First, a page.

CrossRef  |  Direct Link  |  

16:  Sondhi, S.M., M. Johar, N. Singhal, S.G. Dastidar, R. Shukla and R. Raghubir, 2000. Synthesis and anticancer, antiinflammatory and analgesic activity evaluation of some sulfa drug and acridine derivatives. Chem. Month., 131: 511-520.
CrossRef  |  Direct Link  |  

17:  Sondhi, S.M., M. Johar, S. Rajvanshi, S.G. Dastidar, R. Shukla, R. Raghubir and J.W. Lown, 2001. Anticancer, anti-inflammatory and analgesic activity evaluation of heterocyclic compounds synthesized by the reaction of 4-isothiocyanato-4-methylpentan-2-one with substituted o-phenylenediamines, o-diaminopyridine and (un)substituted o. Aust. J. Chem., 54: 69-74.
CrossRef  |  Direct Link  |  

18:  Sondhi, S.M., R.P. Verma, N. Singhal, R. Shukla, R. Raghubir and M.P. Dubey, 1999. Anti-inflammatory and analgesic activity evaluation of some thiocarbamate, thiourea, bis thiourea, acridine, acridone and pyrimidine derivatives. Indian Drugs, 36: 50-54.

19:  Song, Y., D.T. Connor, R. Doubleday, R.J. Sorenson and A.D. Sercel et al., 1999. Synthesis, structure-activity relationships and in vivo evaluations of substituted di-tert-butylphenols as a novel class of potent, selective and orally active cyclooxygenase-2 inhibitors. 1. Thiazolone and oxazolone series. J. Med. Chem., 42: 1151-1160.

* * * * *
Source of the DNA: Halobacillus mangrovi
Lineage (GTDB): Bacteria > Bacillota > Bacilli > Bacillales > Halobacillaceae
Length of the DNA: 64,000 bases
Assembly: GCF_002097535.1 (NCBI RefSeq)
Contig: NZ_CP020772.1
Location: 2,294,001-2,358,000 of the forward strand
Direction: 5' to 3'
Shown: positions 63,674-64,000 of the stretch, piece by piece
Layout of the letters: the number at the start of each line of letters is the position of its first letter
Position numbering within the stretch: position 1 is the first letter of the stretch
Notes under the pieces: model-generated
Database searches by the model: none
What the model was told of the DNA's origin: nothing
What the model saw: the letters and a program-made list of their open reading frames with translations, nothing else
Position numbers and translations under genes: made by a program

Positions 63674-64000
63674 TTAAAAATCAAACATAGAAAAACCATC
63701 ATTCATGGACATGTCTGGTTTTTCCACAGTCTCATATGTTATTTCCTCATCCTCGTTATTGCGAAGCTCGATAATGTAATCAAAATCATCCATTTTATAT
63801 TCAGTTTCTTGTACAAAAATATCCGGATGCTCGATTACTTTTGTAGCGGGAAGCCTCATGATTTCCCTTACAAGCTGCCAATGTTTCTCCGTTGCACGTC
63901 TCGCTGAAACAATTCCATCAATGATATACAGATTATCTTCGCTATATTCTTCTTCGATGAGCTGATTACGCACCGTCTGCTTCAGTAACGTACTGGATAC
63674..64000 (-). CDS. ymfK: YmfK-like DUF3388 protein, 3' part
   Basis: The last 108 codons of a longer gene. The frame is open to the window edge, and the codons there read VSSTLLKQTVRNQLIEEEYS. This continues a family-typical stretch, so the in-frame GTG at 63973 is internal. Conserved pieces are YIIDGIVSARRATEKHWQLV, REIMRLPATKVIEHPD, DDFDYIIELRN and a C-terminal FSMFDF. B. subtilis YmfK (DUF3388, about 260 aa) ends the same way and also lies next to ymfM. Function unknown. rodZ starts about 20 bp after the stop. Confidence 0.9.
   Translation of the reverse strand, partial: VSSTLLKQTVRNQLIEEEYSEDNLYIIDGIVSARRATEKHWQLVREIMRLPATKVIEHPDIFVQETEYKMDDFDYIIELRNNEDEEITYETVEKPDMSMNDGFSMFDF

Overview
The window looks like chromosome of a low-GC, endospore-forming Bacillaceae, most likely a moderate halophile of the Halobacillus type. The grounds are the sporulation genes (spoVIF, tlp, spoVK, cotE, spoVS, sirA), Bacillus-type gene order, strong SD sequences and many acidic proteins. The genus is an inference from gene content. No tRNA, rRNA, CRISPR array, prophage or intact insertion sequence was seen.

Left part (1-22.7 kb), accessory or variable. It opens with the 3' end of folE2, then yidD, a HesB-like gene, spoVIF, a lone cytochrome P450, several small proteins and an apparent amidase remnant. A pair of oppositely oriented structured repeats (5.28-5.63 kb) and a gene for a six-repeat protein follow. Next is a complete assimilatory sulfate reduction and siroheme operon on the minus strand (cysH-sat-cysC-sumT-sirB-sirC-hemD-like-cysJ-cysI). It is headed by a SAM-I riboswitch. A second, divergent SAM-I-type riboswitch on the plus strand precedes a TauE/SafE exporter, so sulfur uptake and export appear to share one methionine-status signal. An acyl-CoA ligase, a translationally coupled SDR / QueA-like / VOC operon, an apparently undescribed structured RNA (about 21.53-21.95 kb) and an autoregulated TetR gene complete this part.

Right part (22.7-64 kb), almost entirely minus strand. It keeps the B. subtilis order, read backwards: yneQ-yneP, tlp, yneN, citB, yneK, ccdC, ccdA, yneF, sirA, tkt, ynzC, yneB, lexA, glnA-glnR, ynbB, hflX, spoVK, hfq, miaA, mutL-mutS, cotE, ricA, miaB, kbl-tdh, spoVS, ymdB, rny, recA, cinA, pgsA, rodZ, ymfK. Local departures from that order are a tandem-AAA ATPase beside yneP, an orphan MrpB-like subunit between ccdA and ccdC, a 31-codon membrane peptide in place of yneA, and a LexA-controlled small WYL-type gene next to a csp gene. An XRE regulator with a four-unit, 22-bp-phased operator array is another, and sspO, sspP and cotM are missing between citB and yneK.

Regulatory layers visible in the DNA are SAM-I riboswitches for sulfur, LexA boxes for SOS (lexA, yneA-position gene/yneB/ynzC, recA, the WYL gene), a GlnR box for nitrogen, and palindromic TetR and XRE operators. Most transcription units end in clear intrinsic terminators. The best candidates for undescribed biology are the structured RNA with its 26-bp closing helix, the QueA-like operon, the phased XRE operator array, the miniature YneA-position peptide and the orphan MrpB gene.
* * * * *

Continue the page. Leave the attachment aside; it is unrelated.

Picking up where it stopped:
CrossRef  |  PubMed  |  Direct Link  |  

20:  Sontag, S.J., 1986. Prostaglandins in peptic ulcer disease: An overview of current status and future directions. Drugs, 32: 445-457.
CrossRef  |  Direct Link  |  

21:  Tietz, O., S.K. Sharma, J. Kaur, J. Way, A. Marshall, M. Wuest and F. Wuest, 2013. Synthesis of three 18F-labelled cyclooxygenase-2 (COX-2) inhibitors based on a pyrimidine scaffold. Org. Biomol. Chem., 11: 8052-8064.
CrossRef  |  Direct Link  |  

22:  Tsuji, K., K. Nakamura, T. Ogino, N. Konishi and T. Tojo et al., 1998. Studies on anti-inflammatory agents. VI. Synthesis and pharmacological properties of 2, 3-diarylthiophenes. Chem. Pharma. Bull., 46: 279-286.
CrossRef  |  Direct Link  |  

23:  Venu, T.D., S.A. Khanum, A. Firdous, B.K. Manuprasad, S. Shashikanth, R. Mohamed and B.S. Vishwanth, 2008. Synthesis and anti-inflammatory activity of 2-(2-aroylaroxy)-4,6-dimethoxy pyrimidines. Bioorg. Med. Chem. Lett., 18: 4409-4412.
CrossRef  |  Direct Link  |  

24:  Verma, M., M. Tripathi, A.K. Saxena and K. Shanker, 1994. Antiinflammatory activity of novel indole derivatives. Eur. J. Med. Chem., 29: 941-946.
CrossRef  |  Direct Link  |  

25:  Wakitani, K., T. Nanayama, M. Masaki and M. Matsushita, 1998. Profile of JTE-522 as a human cyclooxygenase-2 inhibitor. Jap. J. Pharmacol., 78: 365-371.
CrossRef  |  Direct Link  |  

©  2021 Science Alert. All Rights Reserved